Featured in issue 3 of Marker.
When Charles Bradley walks onto a stage, he is a solid throwback to the great singers of the ‘60s and ‘70s. Raw. Gut wrenching. Unapologetic. It’s hard to believe that he’s only been performing professionally for two years, starting his career at the tender age of 62. That’s part of the intrigue that surrounds Mr. Bradley’s rise to fame: a story as complex and heartbreaking as the songs on his critically acclaimed records.
What do you think makes soul music such a timeless thing?
Soul music is the root of my life, my coming-up and everything that I’ve been through. You’ve got to be raw and you’ve got to reach deep down into yourself to bring it up. That’s my definition of soul music. If you look back to the olden days, people couldn’t say what they wanted to say. If they did, they would think they were going to lose what they had and that the master was going to punish them. So instead, they would sing what they felt. They would go to church and they’d moan and they’d groan and they’d talk to God in their own spiritual ways… and that was nothing but soul. Letting all that steam and all that hurt out of you. That’s where soul music was really born.
Adversity is something Bradley knows all too well. Born in Gainesville, Fla., he jumped from coast to coast, finally settling in the projects of Brooklyn, N.Y. He found himself homeless at the age of 14 after an altercation with his mother, and slept in subways in the winter to keep warm. Things didn’t get easier after that. Bradley nearly died from an allergic reaction to penicillin and witnessed the murder of his older brother. The terrible hands he’s been dealt are enough to break anyone, but his perseverance is truly remarkable.
How do you react when you see people who reach for that easy fame and try to jump all the hard work? You’ve been through so much that it must be a bit frustrating to see.
I can only speak for myself. I want to be recognized as an artist and I want people to also know who I am as an individual. All I can say to these young kids that are coming up in the world now is that you’ve got to go through some pains. If you’ve gone through some rough times and you keep your heart clean and your mind right, then you’ve got something to say to the world. Like my mama always says, when Jesus carried a cross he had to be hurting, so who are we as human beings not to suffer? We’re going to carry our crosses too, so when you carry yours, carry it wisely and righteously.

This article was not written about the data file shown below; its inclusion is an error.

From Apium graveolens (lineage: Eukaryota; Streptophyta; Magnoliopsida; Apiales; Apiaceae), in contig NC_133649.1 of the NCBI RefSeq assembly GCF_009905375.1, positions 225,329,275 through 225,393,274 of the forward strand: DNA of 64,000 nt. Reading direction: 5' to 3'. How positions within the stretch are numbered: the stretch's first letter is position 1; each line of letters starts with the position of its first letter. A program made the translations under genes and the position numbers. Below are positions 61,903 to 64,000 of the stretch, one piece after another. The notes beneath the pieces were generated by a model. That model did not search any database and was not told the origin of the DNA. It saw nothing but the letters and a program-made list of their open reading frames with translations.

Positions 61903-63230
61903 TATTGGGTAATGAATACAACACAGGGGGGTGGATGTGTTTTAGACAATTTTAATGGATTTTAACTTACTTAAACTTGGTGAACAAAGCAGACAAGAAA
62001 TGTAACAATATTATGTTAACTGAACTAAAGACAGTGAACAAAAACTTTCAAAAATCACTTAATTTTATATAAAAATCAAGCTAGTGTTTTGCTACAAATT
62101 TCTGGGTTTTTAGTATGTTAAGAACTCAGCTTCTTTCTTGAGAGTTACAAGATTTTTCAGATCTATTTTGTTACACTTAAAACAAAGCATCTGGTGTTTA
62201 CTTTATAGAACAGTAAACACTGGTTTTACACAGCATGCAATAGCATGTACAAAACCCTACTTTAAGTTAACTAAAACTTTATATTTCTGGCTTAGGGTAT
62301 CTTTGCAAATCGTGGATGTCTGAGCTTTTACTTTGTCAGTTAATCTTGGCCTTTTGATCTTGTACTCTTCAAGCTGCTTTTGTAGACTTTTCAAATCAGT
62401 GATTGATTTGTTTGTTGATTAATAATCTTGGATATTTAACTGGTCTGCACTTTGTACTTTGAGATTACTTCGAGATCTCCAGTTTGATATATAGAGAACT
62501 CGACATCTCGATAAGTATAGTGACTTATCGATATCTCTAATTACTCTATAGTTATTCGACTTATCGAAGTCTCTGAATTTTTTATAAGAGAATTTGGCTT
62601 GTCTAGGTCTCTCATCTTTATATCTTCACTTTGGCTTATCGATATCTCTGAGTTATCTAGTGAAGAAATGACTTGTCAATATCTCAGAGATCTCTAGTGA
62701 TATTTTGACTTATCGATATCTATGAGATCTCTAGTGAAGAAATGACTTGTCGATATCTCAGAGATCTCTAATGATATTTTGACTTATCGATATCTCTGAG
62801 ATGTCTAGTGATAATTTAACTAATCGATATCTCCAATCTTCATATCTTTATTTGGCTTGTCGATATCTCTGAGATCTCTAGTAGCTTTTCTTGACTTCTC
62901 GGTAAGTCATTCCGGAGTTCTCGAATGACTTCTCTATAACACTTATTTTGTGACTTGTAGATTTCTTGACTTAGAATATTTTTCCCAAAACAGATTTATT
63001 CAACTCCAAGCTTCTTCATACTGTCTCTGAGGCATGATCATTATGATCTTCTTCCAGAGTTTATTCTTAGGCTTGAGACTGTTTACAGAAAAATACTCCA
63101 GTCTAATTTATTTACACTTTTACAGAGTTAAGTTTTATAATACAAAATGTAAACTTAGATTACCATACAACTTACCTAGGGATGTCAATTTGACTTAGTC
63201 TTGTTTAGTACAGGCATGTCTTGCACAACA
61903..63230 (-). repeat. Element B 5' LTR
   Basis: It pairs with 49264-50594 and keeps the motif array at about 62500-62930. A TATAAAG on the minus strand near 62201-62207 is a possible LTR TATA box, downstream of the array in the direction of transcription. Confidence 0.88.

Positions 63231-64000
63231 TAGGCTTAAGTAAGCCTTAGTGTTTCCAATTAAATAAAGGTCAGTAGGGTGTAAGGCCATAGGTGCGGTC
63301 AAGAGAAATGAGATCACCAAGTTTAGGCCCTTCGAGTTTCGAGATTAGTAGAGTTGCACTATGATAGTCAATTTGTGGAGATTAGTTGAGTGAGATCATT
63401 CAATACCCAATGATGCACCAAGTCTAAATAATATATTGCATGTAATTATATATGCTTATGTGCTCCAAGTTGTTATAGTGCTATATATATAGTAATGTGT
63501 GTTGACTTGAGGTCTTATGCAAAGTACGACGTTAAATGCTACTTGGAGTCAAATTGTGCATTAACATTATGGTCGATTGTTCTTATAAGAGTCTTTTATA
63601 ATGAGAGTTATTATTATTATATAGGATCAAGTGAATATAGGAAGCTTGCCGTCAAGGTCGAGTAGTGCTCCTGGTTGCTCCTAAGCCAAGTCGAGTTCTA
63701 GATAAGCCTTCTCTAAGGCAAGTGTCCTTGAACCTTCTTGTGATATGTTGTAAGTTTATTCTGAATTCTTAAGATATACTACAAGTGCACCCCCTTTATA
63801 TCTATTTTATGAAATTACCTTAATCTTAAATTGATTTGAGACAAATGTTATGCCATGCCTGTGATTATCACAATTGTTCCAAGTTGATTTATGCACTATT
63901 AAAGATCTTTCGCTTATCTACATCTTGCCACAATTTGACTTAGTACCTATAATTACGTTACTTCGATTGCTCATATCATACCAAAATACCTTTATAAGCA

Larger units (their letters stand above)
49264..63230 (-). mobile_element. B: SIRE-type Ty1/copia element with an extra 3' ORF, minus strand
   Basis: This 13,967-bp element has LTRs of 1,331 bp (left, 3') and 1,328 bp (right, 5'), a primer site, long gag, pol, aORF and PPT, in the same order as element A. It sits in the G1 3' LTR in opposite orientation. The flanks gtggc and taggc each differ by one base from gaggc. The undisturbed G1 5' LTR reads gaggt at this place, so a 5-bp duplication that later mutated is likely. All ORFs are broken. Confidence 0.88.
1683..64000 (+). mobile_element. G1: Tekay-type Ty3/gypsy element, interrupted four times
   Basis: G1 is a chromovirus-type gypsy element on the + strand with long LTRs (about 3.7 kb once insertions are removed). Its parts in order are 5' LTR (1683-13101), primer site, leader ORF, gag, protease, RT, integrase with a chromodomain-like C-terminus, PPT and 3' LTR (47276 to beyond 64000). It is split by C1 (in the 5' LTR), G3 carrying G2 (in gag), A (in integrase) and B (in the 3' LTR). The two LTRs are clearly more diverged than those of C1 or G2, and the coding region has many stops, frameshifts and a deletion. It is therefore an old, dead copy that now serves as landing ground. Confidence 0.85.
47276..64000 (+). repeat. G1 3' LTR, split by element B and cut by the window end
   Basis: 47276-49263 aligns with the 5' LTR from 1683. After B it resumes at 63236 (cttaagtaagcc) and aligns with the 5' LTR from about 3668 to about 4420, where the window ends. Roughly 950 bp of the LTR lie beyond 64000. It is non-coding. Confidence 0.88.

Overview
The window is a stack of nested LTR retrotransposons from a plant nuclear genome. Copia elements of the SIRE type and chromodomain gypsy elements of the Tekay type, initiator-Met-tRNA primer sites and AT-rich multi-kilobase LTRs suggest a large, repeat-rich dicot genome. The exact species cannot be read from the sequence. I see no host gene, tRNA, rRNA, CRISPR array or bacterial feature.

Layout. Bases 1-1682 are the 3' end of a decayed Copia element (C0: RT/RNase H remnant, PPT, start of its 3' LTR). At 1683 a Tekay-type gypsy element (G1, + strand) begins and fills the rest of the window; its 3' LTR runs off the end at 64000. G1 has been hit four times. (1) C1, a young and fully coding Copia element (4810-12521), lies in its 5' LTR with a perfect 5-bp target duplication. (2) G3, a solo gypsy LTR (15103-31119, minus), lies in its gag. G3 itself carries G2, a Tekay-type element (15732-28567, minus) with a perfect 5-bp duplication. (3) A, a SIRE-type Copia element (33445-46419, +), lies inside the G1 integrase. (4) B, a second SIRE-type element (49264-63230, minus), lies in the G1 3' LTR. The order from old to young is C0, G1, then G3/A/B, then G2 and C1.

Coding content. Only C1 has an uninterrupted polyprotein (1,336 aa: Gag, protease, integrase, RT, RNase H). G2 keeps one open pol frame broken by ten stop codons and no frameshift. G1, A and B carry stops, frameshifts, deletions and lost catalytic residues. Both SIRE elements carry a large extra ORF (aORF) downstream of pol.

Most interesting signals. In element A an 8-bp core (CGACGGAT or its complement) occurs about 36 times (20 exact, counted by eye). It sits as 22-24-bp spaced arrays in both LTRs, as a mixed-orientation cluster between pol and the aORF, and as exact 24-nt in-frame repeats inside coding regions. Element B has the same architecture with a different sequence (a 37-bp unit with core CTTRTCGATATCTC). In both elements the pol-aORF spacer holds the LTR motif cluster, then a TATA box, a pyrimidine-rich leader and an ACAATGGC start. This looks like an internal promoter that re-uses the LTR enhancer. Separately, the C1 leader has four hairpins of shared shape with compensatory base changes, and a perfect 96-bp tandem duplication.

So was it your spirituality that motivated you to push through your adversities?
That’s what kept me strong. If I didn’t have spiritual guidance I don’t know where I’d be right now. I’ve been through so many things that deeply hurt me, and sometimes I don’t know how to deal with it, so I remember the rugged cross and it brings me back to myself. That’s what helps me keep going. Now I’m into music and showing love all over the world, but even now those quiet moments with myself still hurt. It takes time and patience for some of those things to be erased, but I do my best to [replace the bad] with something good.
In 1962, Bradley’s sister took him to see James Brown perform at the legendary Apollo Theatre in Harlem. The showmanship he witnessed planted a seed in him, and while he may not have known it at the time, he was soon going to follow in his idol’s footsteps. He mimicked Brown’s moves at home as a child, but it was only when he was in the Job Corps that someone dared him to sing in front of a group of people. Hesitantly, he did it, and realized at that moment that this was something he could do for the rest of his life. That’s when he started performing in small clubs around New York as Black Velvet, a James Brown impersonator. He nailed everything from the hair to the jumpsuits, the music to the theatrics, and Bradley felt right at home doing it.